I search the internet on a daily basis for all sorts of VHS tapes, be them pre-cert or otherwise. The only trouble with purchasing tapes online is the postage costs that are involved. A single tape will cost you somewhere in the region of £2.99 in stamps alone these days. So i’ve decided to only use the net for the tapes on my ‘Most Wanted’ list only and try to collect all others from job lots that come my way.
The latest job lot offer was from a guy who had over 1,000 titles from an old video store that had closed down a while back. I could tell from some of the pictures he had sent me, that the tapes were mostly late 80’s to mid 90’s stuff, an era of film that I have a keen fondness for.
We pulled up at a garage in the middle of nowheresville and met up with the guy. He said that due to a lack of space the tapes had been kept in the back of an old van for quite a number of years, and he couldn’t wait to get shot of them all. He then led the way to said van, opened up the doors and told me take as much time as I needed. Luckily the tapes were all stored neatly in crates and most were clearly visible, so it didn’t take too much time to go through them all.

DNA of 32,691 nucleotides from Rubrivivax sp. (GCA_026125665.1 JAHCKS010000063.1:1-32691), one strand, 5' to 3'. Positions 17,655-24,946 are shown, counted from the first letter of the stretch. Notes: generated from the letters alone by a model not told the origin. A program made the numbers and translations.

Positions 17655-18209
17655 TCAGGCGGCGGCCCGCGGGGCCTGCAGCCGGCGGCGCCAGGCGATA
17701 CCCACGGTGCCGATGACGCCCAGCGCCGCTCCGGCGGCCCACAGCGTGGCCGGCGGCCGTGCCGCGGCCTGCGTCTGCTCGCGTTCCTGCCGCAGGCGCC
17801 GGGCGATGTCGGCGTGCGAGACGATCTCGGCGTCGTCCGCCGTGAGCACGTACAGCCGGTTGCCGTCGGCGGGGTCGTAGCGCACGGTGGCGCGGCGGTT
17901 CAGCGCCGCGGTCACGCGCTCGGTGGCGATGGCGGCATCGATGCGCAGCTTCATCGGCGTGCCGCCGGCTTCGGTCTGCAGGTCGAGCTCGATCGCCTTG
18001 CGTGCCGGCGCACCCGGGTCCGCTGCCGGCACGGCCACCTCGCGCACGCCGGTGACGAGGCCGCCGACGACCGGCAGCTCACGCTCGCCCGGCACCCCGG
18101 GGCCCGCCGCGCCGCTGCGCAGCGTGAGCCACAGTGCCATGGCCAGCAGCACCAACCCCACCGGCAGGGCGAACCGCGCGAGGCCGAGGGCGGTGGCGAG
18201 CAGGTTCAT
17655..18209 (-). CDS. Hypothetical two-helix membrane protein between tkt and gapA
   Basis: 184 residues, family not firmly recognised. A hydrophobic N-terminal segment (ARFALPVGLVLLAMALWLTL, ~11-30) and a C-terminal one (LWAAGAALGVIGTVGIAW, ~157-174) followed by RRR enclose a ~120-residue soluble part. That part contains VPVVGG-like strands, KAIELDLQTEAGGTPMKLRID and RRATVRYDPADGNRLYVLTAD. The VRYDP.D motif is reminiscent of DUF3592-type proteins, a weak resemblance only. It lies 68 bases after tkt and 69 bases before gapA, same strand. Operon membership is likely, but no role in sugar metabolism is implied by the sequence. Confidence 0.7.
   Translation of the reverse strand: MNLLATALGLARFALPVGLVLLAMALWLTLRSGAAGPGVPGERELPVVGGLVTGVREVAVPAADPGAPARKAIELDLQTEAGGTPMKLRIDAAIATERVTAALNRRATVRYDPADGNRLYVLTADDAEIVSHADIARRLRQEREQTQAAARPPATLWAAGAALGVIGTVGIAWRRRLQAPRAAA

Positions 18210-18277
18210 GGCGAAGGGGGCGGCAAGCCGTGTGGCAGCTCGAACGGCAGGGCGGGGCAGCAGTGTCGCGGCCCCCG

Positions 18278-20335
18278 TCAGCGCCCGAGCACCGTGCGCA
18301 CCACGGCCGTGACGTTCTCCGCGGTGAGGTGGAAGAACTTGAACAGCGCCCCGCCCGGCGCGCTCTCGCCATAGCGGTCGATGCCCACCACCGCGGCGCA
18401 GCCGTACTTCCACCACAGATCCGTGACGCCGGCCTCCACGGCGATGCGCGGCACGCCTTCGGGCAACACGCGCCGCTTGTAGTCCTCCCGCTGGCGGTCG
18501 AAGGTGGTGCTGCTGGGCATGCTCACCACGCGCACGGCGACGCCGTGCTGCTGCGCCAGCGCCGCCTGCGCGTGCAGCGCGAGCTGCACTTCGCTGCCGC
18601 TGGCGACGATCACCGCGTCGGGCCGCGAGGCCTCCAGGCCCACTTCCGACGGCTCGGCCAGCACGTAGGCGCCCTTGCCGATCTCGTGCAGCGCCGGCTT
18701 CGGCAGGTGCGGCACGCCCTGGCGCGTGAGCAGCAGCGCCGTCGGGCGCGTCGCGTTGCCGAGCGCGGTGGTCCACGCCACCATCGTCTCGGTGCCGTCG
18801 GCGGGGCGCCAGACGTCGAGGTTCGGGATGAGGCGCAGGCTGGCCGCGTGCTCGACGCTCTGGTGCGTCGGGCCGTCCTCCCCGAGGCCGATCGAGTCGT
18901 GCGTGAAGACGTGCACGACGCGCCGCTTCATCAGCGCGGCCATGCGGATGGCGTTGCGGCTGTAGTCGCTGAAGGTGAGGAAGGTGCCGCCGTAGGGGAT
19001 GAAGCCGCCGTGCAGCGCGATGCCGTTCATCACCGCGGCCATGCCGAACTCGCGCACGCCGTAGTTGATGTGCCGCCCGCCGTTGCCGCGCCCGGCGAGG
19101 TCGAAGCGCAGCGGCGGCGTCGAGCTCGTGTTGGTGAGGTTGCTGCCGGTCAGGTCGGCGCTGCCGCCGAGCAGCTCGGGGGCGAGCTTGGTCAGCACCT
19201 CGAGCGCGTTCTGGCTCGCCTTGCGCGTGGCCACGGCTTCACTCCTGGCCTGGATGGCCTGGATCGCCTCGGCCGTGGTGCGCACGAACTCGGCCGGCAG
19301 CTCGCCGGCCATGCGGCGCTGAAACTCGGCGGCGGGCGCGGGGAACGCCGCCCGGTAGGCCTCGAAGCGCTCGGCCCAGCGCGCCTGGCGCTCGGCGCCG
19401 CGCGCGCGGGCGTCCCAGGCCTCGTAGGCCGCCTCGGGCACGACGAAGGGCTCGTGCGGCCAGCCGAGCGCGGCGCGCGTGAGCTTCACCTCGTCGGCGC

After a couple of hours scanning it was time to assess the damage. Although the majority of these tapes were indeed late 80’s to mid 90’s stuff, I had still somehow managed to acquire exactly 160 tapes for my collection. Around 40 of them being upgrades. That means I already own them, either in a small case or through a later re-released studio version, but these are the ex-rental video store tapes, which were built to have better playback and withstand more viewings.
A further 20-30 of the chosen ones were tapes that I should already own but for some reason have chosen not to over the years. We’re talking your average run-of-the-mill flicks here like Robocop, Hellraiser, Die Hard 2, Honey I Blew Up the Kid etc. I couldn’t leave them behind.
I paid the man a few pennies and began loading up the car. Unfortunately we were unable to take any of the crates or boxes with us, which meant the tapes had to be neatly stacked into piles in the boot. It was only later when we arrived home that we re-housed them all into 6 separate crates. It was a small price to pay for practically free tapes.
It was a weird feeling looking through the old stock of a 90’s video store because that was my era. Some of my earliest rental store memories are from when I was around the age of 10 (1995), and these were the exact same tapes that used to line the walls. I’d quickly run into the Horror section and grab Jason Goes to Hell and a few others, pass them to my Mom and tell her to get them for me. She knew I was a weird kid who never got scared so she’d rent them for me and i’d spend the rest of the afternoon until night screening them all. When my local store (Video Vision) closed down they had a huge £1 sale, but I wasn’t old enough to afford anything so the public came in and took the lot. I guess i’m now making up for that by collecting them in my mid 20’s.